Over the last few days the government have released plans for two new plans which they hope will spread knowledge and computer aptitude to those who are disadvantaged in an economic way, or want to learn how to use computers.
Although this has nothing to do with CES 2010, I imagine the timing isn’t 100% coincidental as for a change technology — mostly the Nexus phone — is up there with snow at the top of news headlines which is nice for people like me, but not for those who don’t understand anything or who can’t afford any of the fancy gadgets being shown off.
That’s where the Government comes in, and we’ll start with the ‘Online Basics Scheme’ which essentially offers free short courses which cover five ‘modules’ and was unveiled today by Business Secretary Peter Mandelson, and whilst I have no idea why this has anything to do with Business, it does look like quite a good idea.
The courses are all online at www.onlinebasics.co.uk which means that (assuming you have a computer and internet access) you can do them at home whenever you like after you’ve registered, and if you don’t have a computer (or in fact internet access) then you can go to one of the online centres that have been set up London, Barnsley, Oldham, Gloucester and Devon. It is somewhat ironic that despite being especially called ‘UK Online Centres’ and the fact that it’s the people in remote areas that are least likely to be internet-literate there are no centres in Scotland, Wales or Northern Ireland!
“Everyone should be a confident user of the internet if they are to participate fully in today’s digital society. Being online brings a range of personal benefits, including financial savings, educational attainment, improved salary prospects and independent living for older people,” Lord Mandelson said.
There is of course a fairly major flaw — although the government aim to get nearly a tenth of the estimated 11 million computer-illiterate people in the country online in the next 3 years there is a very small market. This is essentially open to people who either live near the centres or who have family with computers — because surely people who are capable of getting to the website themselves will already have at least basic PC skills, and other people will just not be able to!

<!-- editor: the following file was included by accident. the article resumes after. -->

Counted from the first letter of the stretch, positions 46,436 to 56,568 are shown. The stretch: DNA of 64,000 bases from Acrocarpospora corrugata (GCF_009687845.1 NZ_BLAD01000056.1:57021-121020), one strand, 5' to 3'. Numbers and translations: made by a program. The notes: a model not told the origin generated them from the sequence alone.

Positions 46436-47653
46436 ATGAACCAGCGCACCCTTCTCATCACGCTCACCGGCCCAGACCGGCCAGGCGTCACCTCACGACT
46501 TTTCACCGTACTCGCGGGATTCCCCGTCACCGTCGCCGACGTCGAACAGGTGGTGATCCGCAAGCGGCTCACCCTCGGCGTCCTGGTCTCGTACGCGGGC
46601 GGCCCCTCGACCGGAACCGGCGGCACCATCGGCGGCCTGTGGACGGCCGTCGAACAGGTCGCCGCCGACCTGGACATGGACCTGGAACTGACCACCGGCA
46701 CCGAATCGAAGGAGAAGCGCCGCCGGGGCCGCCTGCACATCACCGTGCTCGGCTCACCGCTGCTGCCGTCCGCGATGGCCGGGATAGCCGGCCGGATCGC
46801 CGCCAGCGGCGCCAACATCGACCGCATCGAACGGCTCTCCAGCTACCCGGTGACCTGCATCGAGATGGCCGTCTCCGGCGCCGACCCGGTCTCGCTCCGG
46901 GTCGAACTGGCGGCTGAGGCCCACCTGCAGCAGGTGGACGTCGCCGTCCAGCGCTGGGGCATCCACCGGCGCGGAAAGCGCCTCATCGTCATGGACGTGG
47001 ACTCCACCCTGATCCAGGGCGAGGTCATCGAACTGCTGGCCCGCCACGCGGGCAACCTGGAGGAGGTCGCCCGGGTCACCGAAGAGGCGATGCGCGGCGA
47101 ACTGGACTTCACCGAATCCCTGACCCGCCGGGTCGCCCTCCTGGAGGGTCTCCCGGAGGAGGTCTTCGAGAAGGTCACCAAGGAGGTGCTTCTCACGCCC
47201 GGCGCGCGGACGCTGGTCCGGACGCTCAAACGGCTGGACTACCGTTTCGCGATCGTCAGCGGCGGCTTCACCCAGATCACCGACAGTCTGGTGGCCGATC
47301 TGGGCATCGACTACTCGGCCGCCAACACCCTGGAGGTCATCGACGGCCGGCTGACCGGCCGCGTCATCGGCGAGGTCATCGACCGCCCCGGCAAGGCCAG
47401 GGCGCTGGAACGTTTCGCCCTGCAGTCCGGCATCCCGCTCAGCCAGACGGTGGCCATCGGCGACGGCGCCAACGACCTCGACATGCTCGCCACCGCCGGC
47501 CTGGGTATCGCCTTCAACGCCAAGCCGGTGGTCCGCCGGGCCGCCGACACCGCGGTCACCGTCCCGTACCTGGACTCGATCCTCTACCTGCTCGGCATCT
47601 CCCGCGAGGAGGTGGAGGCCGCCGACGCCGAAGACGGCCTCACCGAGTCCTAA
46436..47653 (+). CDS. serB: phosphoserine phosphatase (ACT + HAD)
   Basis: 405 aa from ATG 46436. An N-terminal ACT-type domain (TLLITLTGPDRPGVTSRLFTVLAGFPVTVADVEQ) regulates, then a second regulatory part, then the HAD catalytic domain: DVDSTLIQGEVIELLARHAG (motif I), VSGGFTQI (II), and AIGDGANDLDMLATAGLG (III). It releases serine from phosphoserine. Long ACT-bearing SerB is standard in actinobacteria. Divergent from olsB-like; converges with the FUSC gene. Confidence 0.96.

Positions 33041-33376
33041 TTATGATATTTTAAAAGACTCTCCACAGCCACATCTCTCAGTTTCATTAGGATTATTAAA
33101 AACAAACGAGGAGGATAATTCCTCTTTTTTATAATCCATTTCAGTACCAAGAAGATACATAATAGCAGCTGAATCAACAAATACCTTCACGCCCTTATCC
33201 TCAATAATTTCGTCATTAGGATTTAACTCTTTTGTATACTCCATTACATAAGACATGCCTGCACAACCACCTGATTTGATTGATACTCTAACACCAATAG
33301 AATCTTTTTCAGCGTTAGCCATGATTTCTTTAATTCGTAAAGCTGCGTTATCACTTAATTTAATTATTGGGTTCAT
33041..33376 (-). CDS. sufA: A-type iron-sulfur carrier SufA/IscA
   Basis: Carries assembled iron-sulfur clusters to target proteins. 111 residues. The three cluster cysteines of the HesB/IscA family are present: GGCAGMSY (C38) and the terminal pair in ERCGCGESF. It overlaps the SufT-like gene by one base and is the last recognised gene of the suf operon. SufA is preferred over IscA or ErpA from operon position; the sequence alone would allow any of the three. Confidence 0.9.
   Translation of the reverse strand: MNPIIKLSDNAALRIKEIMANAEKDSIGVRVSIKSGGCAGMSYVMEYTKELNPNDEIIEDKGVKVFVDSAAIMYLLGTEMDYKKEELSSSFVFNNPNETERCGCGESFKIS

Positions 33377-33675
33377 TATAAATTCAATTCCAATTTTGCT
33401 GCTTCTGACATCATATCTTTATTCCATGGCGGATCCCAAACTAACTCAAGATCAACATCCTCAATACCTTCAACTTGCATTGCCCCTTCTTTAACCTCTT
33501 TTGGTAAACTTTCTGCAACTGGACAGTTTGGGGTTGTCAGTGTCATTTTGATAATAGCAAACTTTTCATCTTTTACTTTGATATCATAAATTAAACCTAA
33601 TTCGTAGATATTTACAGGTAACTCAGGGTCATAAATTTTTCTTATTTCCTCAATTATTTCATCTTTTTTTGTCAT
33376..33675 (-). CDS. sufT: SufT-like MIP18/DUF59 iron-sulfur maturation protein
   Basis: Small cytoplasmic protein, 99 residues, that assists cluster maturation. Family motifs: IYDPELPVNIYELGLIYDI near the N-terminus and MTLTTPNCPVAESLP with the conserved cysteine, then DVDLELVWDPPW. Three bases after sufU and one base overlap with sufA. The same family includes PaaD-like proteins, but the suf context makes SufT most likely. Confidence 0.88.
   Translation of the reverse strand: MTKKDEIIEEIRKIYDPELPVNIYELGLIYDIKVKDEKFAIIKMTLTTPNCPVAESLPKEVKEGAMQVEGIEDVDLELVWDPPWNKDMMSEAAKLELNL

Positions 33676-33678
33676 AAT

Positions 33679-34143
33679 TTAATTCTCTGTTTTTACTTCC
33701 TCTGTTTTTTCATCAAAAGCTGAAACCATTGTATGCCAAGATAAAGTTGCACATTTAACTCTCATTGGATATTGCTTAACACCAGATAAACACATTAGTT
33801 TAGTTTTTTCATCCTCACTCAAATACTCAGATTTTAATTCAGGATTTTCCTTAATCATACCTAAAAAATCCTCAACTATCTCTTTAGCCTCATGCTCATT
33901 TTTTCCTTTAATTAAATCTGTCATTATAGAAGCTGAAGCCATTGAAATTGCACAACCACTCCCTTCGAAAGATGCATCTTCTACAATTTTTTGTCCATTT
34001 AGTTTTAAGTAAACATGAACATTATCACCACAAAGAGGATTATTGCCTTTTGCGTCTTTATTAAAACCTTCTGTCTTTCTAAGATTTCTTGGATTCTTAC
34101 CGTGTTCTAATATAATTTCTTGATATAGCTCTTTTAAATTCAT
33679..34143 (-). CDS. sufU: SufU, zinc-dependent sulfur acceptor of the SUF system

So maybe the possible success for that will only be determined by time, but the second scheme released by the government has already been proven to work not only in pilots over here, but in widescale plans by our Scandinavian friends.
The plan is that any disadvantaged families (i.e. those earning less than £15,500 a year or on income support) will be provided with a free laptop and broadband access for a year and although they will have to fund the internet themselves after that it will mean that they will be able to reap the benefits of the internet and a computer without the financial burden.
Obviously this has some major advantages — as Gordon Brown said “It will mean all families can come together, learn together and reap rewards together.” – And as ideological as this may be he does have a point! However surely it won’t be long before letters are filling up the Daily Mail pointing out how ‘Easy people on the dole have it’, ‘that we shouldn’t be spending this much money in a recession’ (£300 million for those interested) and maybe using it as another reason for why so many immigrants want to come here…
But that’s not really the point. These schemes are, if nothing else, showing that the government is finally taking computer literacy seriously, and actively promoting the education of people who have slipped through the net due to finance, age or location. And surely that’s for the good?
Via – PC Advisor